Iranian authorities have cracked down on protests that erupted after a 22-year-old woman died in custody after she was arrested by morality police for not wearing a hijab properly. The death of Mahsa Amini, who was beaten after being arrested for wearing her hijab “improperly”, sparked street protests.
There was unrest across the country as women set their scarves on fire in protest against laws forcing women to wear the hijab. Seven people were reported dead and the government was almost total closed Internet.
But elsewhere in the Arab world — including Iraq, where I grew up — the protests have drawn attention, and women Collecting online to Provide solidarity For Iranian women struggling under the country’s strict theocracy.
Through the implementation and extension of the hijab, guardianship over women’s bodies and minds is not limited to Iran. They manifest themselves in various forms and degrees in many countries.
In Iraq and unlike in the case of Iran, forced hijab is unconstitutional. However, ambiguities and contradictions in many parts of the constitution, especially Article 2, which is the main statute of Islam, enabled the situation of compulsory hijab.
Since the 1990s, when Saddam Hussein began his faith campaign in response to economic sanctions imposed by the UN Security Council, pressure on women to wear the hijab has become widespread. After the US-led invasion of the country, the situation worsened under the rule of Islamist parties, many of whom have close ties to Iran.
Contrary to US President George W. Bush’s claim in 2004 that the Iraqi people were “now learning the blessings of freedom,” women bear a patriarchal burden exacerbated by Islamism, militarization and tribalism, and the influence of Iran. .
After 2003 I found it difficult to go out without a hijab in Baghdad on a daily basis. I had to wear a headscarf to protect myself everywhere I entered conservative neighborhoods, especially during the years of religious violence.
Flashbacks of pro-hijab posters and banners around my university in central Baghdad always haunt me. The situation has not changed for two decades, with hijab being reportedly imposed on boys and girls in primary and secondary schools.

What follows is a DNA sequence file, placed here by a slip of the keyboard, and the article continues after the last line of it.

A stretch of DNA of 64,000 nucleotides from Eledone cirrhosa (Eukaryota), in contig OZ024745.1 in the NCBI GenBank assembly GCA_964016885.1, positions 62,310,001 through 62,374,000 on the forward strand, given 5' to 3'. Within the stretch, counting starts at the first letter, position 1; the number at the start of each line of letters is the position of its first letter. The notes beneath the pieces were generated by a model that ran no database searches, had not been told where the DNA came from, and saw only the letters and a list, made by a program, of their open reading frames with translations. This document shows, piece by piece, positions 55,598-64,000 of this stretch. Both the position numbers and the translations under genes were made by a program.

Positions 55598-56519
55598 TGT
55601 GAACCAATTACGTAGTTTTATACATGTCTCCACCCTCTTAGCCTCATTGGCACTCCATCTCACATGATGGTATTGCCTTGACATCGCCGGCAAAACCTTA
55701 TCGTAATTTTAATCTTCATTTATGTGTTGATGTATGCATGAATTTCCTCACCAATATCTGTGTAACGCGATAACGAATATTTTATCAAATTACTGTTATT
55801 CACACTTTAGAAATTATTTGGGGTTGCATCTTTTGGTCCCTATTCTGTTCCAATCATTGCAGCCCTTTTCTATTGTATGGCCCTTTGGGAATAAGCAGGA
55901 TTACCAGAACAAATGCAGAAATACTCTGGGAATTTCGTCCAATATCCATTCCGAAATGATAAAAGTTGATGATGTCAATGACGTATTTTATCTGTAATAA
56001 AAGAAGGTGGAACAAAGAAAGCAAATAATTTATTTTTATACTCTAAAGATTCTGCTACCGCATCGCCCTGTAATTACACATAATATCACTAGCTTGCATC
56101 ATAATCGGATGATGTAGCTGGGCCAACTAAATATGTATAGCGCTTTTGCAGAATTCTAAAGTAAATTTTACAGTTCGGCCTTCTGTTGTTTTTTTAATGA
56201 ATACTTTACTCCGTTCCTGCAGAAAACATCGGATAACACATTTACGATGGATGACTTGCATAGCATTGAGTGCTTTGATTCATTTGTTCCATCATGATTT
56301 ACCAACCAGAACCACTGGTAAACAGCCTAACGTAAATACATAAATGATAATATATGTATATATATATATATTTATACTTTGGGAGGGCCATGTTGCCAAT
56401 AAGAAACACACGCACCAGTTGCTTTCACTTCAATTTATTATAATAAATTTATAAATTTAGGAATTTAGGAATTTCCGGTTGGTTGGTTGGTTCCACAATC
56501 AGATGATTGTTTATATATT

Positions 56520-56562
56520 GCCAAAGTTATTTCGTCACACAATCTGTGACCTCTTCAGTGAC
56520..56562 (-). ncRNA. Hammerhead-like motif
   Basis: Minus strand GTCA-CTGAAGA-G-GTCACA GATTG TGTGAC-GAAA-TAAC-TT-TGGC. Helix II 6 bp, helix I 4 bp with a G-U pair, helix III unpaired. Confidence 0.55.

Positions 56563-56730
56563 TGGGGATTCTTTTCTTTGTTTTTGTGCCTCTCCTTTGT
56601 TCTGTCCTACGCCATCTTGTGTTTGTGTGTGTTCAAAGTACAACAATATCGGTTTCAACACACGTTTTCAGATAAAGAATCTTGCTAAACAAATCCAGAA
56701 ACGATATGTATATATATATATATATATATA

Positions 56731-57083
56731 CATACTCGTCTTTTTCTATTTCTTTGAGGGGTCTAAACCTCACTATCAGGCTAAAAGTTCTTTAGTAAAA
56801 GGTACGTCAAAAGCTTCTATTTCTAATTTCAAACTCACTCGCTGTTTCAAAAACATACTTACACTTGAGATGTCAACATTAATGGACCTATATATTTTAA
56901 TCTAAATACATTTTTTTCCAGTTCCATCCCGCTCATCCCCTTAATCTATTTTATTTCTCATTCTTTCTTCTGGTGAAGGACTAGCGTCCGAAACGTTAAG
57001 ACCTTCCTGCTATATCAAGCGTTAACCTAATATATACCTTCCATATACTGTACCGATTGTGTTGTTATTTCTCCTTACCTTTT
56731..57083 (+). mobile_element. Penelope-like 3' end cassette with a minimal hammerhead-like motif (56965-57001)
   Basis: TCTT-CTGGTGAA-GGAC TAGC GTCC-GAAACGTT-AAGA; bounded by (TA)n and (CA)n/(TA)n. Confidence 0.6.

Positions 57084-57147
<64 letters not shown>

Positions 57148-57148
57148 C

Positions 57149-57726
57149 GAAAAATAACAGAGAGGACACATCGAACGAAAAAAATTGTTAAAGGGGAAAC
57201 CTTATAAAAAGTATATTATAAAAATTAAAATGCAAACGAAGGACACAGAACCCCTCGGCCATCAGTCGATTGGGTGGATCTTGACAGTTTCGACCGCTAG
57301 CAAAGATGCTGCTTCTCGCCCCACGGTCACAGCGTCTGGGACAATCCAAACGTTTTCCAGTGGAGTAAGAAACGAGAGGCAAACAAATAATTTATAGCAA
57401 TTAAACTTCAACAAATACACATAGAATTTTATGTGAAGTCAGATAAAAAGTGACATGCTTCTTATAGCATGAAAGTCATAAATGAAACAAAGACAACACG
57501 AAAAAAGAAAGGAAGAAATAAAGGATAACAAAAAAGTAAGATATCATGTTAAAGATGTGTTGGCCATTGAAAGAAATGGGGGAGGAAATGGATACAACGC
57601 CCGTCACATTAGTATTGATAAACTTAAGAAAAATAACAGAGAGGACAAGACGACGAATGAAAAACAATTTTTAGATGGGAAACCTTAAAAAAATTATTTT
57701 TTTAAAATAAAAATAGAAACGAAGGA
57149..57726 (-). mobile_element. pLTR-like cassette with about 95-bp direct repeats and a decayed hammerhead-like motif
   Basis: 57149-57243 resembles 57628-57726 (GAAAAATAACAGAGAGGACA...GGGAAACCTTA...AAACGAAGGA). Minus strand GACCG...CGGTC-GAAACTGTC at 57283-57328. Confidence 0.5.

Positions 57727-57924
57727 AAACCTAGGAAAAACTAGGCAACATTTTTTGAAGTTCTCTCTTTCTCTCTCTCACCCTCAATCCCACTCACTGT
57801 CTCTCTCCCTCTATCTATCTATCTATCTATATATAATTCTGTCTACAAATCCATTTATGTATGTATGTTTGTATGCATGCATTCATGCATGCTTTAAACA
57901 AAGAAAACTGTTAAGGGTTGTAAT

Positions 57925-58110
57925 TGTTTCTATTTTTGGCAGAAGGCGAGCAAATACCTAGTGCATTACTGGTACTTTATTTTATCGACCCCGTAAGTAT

A new campaign has appeared on social media against the forced wearing of the hijab in public schools in Iraq. Nathir Isa, a prominent activist Women for women The group leading the campaign told me that many conservative or tribal members of the community cherish the hijab and can foresee a backlash.
Similar campaigns have been halted due to threats and online attacks. Women were fascinated, posting on social media with the hashtag #notocompulsoryhijab Reaction tweets They are accused of being anti-Islamic and anti-social.
Similar accusations have been made against Iranian women who defy the regime by removing or burning their headscarves. Iraqi Shia cleric, Ayad Jamal al-Din Whipped Against the protests on his Twitter account, he labeled Iranian women protesting as “anti-hijab whores” seeking to destroy Islam and culture.
Cyber feminists and reactionary men
In my digital ethnographic work on cyberfeminism in Iraq and other countries, I have encountered many similar reactions to women who question the hijab or decide to remove it. Women who use their social media accounts to reject the hijab often face sexual assaults and threats that attempt to humiliate and silence them.
Those who are open about their decision to take off the hijab are met with severe backlash. The hijab is associated with women’s dignity and chastity, so removing it is considered defiant.
Women’s struggle with the forced hijab and the backlash against it challenges the prevailing cultural narrative that wearing the hijab is a free choice. While most women freely decide whether to wear it or not, others feel obligated to wear it.
Academics therefore need to reexamine the discourse surrounding the hijab and the conditions under which it continues to be compulsory. In doing so, it is important to move away from the false dichotomies of culture vs. religion or local vs. Western that obscure rather than illuminate the root causes of forced hijab.
In her academic research on gender-based violence in the Middle East, feminist academic Nadje Al-Ali emphasizes the need to break away from these binaries and recognize the many complex power dynamics both locally and internationally.
The fact that women are forced to wear the hijab in conservative societies should be central to any discussion of women’s broader struggle for freedom and social justice.
Despite the security crackdown, Iranian women’s outrage over compulsory hijab wearing is part of a broader women’s struggle against authoritarian conservative regimes and societies that deny them agency. The mass outrage in Iran and Iraq invites us to challenge the perpetuation of the compulsory hijab and those who impose it on women or the conditions that enable it.
An Iraqi women’s activist told me: “For many of us, the hijab is like a prison door and we are invisible prisoners.” Without subscribing to the narrative that Muslim women need saving by the international community, it is important that international media and activists highlight their struggle.